The three options offered up by the NDP are not workable in British Columbia because they refuse to show us maps of what the ridings would look like, so we don’t know who we’ll be lumped in with. They refuse to tell us whether it will be the party bosses choosing the MLAs or you’ll have any knowledge of who these options would be or not — whether it’s an open or closed list. They refuse to tell us what they’re going to do, so this is totally inappropriate for the NDP to be offering up this gobbledygook of acronyms and asking us just to pick one without knowing what they really mean.
Q: What’s your response to the criticism that any one particular party can have 100 per cent of the legislative power with less than 50 per cent of the eligible vote under First Past the Post?
A: Proportional representation invites complicated coalition governments where the people controlling the show, can have as little as six per cent of the vote. That is a serious problem. We also have the scenario where they talk about ‘everybody wins under PR’ — well that’s impossible. What happens, is that governments form with coalitions that get 50.1 per cent of the seats, not the vote, and they would form government. So there’s a whole bunch of mythology out there about absolute power. You just have to look at what the Federal Court of Appeal told the federal government about Kinder Morgan to realize that is complete nonsense.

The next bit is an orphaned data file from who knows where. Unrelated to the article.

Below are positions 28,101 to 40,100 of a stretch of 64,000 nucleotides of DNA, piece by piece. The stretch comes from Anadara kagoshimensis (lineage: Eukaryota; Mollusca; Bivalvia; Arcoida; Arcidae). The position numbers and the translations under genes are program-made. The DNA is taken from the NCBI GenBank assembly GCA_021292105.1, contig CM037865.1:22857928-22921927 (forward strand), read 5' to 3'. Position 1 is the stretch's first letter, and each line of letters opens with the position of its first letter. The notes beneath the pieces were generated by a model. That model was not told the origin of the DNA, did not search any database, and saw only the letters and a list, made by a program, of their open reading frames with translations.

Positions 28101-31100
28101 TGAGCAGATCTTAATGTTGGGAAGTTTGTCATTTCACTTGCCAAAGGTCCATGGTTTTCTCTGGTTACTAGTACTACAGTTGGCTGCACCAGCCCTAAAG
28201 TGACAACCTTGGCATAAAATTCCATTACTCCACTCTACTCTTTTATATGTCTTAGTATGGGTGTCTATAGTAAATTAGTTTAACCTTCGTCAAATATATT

Q: So FPTP remains the most palatable system to the B.C. Liberals, considering the alternatives?
A: For 150 years, Canada’s been pretty peaceful and prosperous under a system we inherited from the British, who have used it for about 300 years, and you don’t mess with things unless you’ve got a better solution. And having a proposal where two of them have never been used anywhere else in the world and one of them was invented by a graduate student at the University of Alberta, does not sound like a good approach to peace, order, and good government to me.
Q: While the NAFTA negotiations are the responsibility of the federal government, what issues should B.C. be concerned about?
A: All Canadians need to be concerned about these NAFTA negotiations because it affects our whole way of life, it affects how easily we cross the border, whether people can work in various trades and professions across the border and, of course, it has repercussions throughout the economy, in terms of finished goods and how things move. So British Columbia might not have a poster-child like the auto industry, but if the NAFTA negotiations go sideways, we will notice it within days, as things get more expensive, more difficult to access and people’s businesses start to suffer because they can’t move goods so easily.
This interview has been edited and condensed for clarity